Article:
MONTREAL — Quebec's coercive strategy to get more health-care workers vaccinated is concerning some health experts and union officials, who say the government should focus more on carrots than on sticks.
But that strategy is working, according to Health Minister Christian Dube.
On Wednesday, Dube said on Twitter that vaccination rates among health-care workers have risen 20 per cent since April 10 — the day his government issued a decree requiring they get vaccinated or be forced to get tested at least three times a week. Those who refuse can be reassigned or suspended without pay.
On Tuesday, Dube said the decree would apply to all private long-term care homes. "I'm not satisfied yet," he told reporters, "because I would be more satisfied when we approach 80, 85 per cent and we are currently at roughly 67 per cent."
The vaccination campaign has led to steep declines in the number and severity of outbreaks in long-term care centres, where about 88 per cent of residents are vaccinated with at least one dose, according to the government. But the province's immunization committee has said it's worried unvaccinated health-care workers will bring the disease back into long-term care homes.
Quebec's Health Department said last week 65 per cent of health-care workers in public long-term care centres, and 60 per cent of those in private facilities, have received at least one dose of vaccine.
Jeff Bagley, president of the Federation de la sante et des services sociaux, a large health-care union that represents workers in the public and private sector, said he's not sure a ministerial decree is the right approach.
"Going by coercive measures is really not the best way to do it; I think education and accessibility has much better results," he said in an interview Tuesday.
For more than a year, health-care workers have been "hit with ministerial decrees," Bagley said. "Cancelled vacations, obligatory overtime, just one after the other, after the other."
The union, however, is worried about the vaccination rate among its members. "It's not only an individual situation," he said, "it's a health and safety concern also."
Dr. Sharon Straus, a geriatrician and clinical epidemiologist at Toronto's St. Michel's Hospital who has studied vaccine hesitancy, said she thinks campaigns to encourage vaccinations should focus on "carrots" rather than "sticks."
"How can we address the questions and concerns that they have, so that they feel comfortable getting the vaccine?" she said in a recent interview. "Rather than thinking about what's the stick approach, I'd like to think about how can we allay their concerns."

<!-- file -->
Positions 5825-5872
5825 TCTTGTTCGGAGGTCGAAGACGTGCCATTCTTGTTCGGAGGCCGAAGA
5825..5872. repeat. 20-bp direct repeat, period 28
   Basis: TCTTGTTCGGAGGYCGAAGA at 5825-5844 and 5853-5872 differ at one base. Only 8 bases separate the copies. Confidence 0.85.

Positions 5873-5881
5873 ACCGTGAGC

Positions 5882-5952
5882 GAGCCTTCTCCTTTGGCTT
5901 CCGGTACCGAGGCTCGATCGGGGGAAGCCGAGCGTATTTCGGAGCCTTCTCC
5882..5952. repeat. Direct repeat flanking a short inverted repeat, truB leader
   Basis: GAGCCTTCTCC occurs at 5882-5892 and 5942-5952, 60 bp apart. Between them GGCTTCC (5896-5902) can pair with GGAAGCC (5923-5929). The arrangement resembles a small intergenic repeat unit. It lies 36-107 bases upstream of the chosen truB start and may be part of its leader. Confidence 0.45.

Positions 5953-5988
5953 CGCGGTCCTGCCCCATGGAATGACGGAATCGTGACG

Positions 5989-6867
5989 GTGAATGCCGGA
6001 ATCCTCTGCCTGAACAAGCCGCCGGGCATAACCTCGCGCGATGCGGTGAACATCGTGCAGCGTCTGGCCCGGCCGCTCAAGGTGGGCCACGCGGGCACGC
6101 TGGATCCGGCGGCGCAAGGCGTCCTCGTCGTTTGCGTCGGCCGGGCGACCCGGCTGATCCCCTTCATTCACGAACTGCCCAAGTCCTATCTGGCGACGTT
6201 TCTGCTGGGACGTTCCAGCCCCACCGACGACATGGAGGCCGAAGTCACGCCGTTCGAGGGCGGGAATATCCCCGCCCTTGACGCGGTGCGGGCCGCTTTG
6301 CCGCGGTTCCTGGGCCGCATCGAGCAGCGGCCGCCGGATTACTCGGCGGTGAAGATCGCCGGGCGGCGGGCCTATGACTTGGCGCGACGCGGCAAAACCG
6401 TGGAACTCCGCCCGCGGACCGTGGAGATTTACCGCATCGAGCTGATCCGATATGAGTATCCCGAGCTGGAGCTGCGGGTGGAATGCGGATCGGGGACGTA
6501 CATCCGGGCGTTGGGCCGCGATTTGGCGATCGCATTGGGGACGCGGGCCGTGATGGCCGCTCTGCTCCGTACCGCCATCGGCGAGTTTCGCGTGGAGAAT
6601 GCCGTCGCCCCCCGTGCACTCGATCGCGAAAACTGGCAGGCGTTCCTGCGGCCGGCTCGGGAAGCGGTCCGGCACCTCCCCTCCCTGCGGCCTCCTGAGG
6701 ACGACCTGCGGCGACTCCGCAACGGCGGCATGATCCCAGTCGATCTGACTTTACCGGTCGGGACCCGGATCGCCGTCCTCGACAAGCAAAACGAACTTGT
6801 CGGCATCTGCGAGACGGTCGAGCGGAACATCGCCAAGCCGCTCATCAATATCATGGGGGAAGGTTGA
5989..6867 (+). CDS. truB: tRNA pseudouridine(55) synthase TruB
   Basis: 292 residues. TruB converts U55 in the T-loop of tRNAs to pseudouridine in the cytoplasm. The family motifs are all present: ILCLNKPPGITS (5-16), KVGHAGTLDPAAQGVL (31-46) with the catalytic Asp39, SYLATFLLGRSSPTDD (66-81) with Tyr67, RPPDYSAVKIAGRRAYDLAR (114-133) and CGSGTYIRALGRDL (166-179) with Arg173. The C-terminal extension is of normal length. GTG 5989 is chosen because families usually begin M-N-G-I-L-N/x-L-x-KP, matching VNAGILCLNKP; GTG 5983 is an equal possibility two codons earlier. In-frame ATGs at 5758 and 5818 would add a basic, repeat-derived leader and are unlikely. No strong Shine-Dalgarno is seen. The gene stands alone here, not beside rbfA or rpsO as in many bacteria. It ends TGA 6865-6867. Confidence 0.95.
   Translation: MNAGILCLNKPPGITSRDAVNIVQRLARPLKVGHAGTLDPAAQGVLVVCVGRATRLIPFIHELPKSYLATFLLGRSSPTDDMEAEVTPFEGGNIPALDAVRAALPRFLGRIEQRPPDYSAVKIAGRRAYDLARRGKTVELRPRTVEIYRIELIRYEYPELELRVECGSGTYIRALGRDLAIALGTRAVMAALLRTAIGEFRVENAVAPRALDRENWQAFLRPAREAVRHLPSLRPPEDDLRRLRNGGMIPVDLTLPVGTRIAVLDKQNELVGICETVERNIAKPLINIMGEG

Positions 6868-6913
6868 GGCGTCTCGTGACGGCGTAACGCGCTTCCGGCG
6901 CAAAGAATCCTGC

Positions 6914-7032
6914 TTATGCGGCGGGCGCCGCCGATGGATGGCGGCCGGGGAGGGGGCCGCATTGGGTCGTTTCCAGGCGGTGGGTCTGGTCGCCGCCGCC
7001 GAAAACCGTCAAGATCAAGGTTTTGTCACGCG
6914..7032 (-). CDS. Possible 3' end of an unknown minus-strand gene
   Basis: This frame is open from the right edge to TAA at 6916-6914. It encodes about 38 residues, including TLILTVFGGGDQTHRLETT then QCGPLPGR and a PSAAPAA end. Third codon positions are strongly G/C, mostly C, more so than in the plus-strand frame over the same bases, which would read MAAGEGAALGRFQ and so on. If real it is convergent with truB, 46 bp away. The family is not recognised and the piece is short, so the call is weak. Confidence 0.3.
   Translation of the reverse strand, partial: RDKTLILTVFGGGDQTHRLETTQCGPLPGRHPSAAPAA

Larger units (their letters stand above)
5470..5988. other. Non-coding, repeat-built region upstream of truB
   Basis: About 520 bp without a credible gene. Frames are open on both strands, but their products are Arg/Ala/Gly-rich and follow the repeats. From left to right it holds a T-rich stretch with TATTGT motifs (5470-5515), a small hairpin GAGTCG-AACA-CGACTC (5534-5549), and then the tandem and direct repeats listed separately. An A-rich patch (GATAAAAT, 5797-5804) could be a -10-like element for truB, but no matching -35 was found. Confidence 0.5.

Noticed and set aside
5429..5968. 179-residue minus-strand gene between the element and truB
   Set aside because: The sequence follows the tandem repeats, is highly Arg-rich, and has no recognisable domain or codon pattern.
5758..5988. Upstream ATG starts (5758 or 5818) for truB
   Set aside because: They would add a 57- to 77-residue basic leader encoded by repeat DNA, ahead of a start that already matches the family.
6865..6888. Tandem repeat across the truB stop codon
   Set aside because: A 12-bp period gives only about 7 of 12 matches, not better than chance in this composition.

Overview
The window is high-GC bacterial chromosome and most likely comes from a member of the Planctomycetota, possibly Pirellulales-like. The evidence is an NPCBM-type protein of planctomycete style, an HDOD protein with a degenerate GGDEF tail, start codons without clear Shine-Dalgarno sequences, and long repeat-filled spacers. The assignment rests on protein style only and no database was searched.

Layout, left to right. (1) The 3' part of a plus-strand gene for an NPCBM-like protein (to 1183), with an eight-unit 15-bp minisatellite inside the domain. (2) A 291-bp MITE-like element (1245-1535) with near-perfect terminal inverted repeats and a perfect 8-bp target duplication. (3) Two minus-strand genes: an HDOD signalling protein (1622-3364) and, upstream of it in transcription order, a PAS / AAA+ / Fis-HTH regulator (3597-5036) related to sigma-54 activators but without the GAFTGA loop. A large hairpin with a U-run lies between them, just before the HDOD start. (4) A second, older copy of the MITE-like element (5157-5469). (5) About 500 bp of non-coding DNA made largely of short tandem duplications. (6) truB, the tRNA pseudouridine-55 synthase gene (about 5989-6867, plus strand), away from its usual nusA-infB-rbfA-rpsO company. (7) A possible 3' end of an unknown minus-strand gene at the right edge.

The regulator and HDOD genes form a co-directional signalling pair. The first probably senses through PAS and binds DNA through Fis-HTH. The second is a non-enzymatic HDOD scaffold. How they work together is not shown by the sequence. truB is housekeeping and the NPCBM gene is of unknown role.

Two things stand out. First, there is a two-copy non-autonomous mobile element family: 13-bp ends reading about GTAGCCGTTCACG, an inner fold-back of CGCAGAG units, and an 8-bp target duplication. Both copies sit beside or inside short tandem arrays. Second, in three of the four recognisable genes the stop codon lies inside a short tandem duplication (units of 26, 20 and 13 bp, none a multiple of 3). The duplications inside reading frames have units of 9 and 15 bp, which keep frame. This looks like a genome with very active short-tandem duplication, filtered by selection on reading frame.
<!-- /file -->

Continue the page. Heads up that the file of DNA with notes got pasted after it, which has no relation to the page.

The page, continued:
Bagley said there are number of factors that have led health-care workers to not get vaccinated.
Some people are among the thousands of health-care workers who caught COVID-19 and didn't realize they also needed to receive the vaccine, he said. Others, he added, were home sick with COVID-19 or in preventive isolation when vaccine clinics took place at their workplaces.
He said the provincial government recently began vaccinating health-care workers at their workplaces again, with positive results. "Accessibility certainly helps to make sure that people are getting it," Bagley said.
A woman who works as a patient-care aide in a Montreal long-term care centre spoke to The Canadian Press on the condition she not be identified because she wasn't authorized to speak to the media. She said she got the vaccine two weeks ago because she wants to travel in the future and believes proof of vaccination will be required. Getting vaccinated will also help some of her family feel safe, she added.
She didn't get vaccinated earlier because she was worried about side effects, she said in an interview Tuesday. Managers at her facility, she added, encouraged her and her colleagues to get vaccinated but she said addressing their concerns wasn't a major focus.
Eve Dube, a researcher at Quebec's public health institute, said she expects to see more hesitation as vaccinations reach younger people. Older people are more inclined to get vaccinated in general, she said in an interview Monday.
"An older generation has seen more of the consequences of vaccine-preventable diseases," she said. "We often say vaccines are a victim of their own success: younger generations are less familiar with these diseases — polio for instance."
Vaccine hesitancy across Quebec appears to be on the decline. A survey released by the Quebec's public health institute Tuesday indicated that 10 per cent of Quebecers are hesitant about being vaccinated, compared to 20 per cent before the pandemic.
This report by The Canadian Press was first published April 28, 2021.
This story was produced with the financial assistance of the Facebook and Canadian Press News Fellowship.
Jacob Serebrin, The Canadian Press